opportunity, the men follow the Haynes sisters to Vermont where they
discover their old general, Henry Waverly (played by John Dew), is the
owner of the Columbia Inn, which has fallen on hard times due to a
not-so-white winter. So, the four performers make it their mission to
help restore the inn through good ol’ song and dance – a performance
that will draw many people—and lots of revenue—to the struggling inn.
“White Christmas” is about old friends, new love and a passion for the
performing arts – something that transcends the real folks involved
with the show.
“One nice thing is that people will see some new faces on stage and
quite a few they haven’t seen in awhile,” said Murphy.
Blackburn, who started performing in OTP shows in 1983, has returned
to the stage after a 20 year hiatus. His story parallels that of his
“White Christmas” character, Phil – Blackburn met his wife, Lisa,
while the two were working on the OTP production of “Cinderella.”
“We married, had two kids and just enjoyed life for awhile,” said
Blackburn. “Our kids are in high school now and are very involved with
theater at their school. One day they were going through all our old
production photos and asked us why we didn’t do it anymore.”
With Lisa’s return to the stage in the last two years, Ed was next up
for the challenge and decided on “White Christmas” for his return
performance, being a fan of the classic film, himself.
“The part of Phil Davis is ideal,” said Blackburn. “It’s been great
because performing is in our blood – to sing, dance and act. I do the
same thing John Travolta does, except he gets paid more.”

’TIS THE SEASON
Another reason OTP decided on “White Christmas” Murphy said is because
of the community’s request for the theatre to offer more
family-friendly productions.
“It’s an opportunity to do a crowd pleaser, a real family show. Most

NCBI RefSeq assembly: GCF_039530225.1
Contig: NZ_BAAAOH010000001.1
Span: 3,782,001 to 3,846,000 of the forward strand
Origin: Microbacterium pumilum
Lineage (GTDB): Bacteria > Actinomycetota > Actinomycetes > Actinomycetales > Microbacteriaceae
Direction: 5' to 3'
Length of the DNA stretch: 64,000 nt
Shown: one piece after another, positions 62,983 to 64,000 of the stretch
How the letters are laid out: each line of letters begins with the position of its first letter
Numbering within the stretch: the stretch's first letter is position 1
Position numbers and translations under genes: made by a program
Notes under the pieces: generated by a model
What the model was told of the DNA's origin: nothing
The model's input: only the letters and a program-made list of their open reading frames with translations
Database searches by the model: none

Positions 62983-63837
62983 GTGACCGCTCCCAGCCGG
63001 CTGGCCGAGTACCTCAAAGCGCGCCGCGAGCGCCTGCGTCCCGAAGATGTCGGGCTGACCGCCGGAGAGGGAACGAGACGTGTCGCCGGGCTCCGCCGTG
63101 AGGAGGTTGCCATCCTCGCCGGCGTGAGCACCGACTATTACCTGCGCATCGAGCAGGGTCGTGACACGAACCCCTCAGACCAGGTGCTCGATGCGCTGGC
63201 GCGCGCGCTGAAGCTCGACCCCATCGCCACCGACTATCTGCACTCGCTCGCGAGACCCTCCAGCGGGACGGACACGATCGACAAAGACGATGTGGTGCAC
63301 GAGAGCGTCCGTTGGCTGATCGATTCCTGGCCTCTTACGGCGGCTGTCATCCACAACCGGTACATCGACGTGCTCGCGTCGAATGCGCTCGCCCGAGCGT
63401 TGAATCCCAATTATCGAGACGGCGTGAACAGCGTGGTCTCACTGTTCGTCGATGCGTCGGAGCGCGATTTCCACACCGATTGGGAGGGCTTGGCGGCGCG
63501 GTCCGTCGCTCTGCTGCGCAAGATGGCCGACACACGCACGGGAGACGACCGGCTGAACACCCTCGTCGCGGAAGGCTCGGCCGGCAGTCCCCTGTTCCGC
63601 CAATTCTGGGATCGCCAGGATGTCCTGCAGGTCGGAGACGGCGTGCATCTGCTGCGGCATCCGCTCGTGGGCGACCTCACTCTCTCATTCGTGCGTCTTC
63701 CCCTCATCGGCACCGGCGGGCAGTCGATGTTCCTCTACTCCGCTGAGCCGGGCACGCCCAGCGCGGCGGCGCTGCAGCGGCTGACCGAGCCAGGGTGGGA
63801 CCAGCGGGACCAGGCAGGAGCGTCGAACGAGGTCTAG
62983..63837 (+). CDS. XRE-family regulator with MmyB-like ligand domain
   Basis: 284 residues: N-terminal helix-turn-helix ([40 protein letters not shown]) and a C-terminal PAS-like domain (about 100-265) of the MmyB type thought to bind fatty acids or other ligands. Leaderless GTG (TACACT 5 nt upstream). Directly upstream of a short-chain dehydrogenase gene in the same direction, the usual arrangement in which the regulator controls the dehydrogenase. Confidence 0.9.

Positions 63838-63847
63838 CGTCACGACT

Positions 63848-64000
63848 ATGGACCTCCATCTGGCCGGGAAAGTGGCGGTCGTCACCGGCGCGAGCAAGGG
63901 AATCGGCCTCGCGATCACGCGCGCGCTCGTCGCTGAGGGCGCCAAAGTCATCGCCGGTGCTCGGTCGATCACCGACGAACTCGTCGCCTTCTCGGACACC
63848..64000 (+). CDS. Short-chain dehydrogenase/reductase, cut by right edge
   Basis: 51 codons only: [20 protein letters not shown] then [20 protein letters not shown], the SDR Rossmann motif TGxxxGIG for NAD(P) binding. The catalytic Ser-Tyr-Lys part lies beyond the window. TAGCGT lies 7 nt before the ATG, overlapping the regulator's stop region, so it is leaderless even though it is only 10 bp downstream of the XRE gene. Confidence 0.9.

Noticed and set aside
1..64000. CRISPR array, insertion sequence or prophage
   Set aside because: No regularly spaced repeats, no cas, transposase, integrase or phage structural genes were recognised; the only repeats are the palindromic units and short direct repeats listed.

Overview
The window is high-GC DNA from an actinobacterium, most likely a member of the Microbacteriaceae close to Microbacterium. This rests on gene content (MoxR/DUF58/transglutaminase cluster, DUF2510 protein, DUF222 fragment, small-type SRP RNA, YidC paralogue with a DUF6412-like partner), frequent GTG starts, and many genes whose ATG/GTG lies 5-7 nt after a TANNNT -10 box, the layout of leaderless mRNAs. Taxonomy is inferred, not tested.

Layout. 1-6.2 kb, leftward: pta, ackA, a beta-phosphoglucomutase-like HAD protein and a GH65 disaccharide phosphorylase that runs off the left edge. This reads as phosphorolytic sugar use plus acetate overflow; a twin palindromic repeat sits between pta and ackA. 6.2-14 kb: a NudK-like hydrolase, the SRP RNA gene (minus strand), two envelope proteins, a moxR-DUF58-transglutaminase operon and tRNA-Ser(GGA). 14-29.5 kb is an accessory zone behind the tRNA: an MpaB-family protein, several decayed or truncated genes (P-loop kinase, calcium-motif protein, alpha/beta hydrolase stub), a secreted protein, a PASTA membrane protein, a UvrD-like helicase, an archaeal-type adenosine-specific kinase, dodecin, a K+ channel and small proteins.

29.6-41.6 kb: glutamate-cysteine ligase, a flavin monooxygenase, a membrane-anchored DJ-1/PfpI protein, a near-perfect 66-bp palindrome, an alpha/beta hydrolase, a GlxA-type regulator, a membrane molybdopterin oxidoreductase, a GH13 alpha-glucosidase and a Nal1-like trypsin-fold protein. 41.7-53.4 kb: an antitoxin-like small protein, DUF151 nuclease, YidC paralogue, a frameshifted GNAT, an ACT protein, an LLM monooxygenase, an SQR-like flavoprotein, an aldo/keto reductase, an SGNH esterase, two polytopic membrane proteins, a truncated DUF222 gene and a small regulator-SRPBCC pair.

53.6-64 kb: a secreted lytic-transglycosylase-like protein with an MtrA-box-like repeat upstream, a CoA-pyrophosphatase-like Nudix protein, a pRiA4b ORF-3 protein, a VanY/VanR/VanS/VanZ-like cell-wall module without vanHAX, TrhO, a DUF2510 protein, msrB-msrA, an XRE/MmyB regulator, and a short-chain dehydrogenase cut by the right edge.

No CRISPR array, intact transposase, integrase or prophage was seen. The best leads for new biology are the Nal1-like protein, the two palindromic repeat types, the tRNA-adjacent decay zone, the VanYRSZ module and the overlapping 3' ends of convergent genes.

actors here like working on the more challenging, adult-type stuff—and
we try to keep it pretty light—so this is something different. Sort of
a Christmas card for the city from the playhouse.”
So were any of the 26 cast members a little irked about rehearsing for
a Christmas play in September?
“Not really,” explained Murphy. “When you’re rehearsing for a play,
you’re not thinking about the overall effect until later on in
production. It’s actually just now starting to hit people that this is
pretty Christmas-y, with all the Christmas trees on stage and winter
costumes.”
While the storyline, characters and overall feel of “White Christmas”
will be just like its film predecessor, this production offers a few
more musical numbers, along with a few other elements.
“One example is in the scene ‘Snow,’ in the movie there are just four
of them singing about the snow. This time it’s a whole chorus,” said
Murphy. “There’s a lot of new that people will hear, along with all
the classics.”
Blackburn encouraged audience members to sing along to all the Irving
Berlin tunes.
“People will want to sing along to all the favorites like ‘Sisters,’
‘White Christmas’ and other Berlin songs like ‘I love a piano,’” he
said. “We want them to enjoy it as much as we are.”

Directed by Phil Murphy, music direction under Joe Rice, vocal
direction by Carly McCall, with choreographers Liz Reincke and Judy
Stines, along with stage manager Denni Don Hunting, tickets to “Irving
Berlin’s White Christmas” are $23 for adults; $12 for children and $18
for groups. Performances will run Nov. 11-14, 18-21 and Nov. 26 & 27.
Curtain opens at 8 p.m., with Sunday performances at 3 p.m. For more
information, visit oldtownplayhouse.com or call 231-947-2210.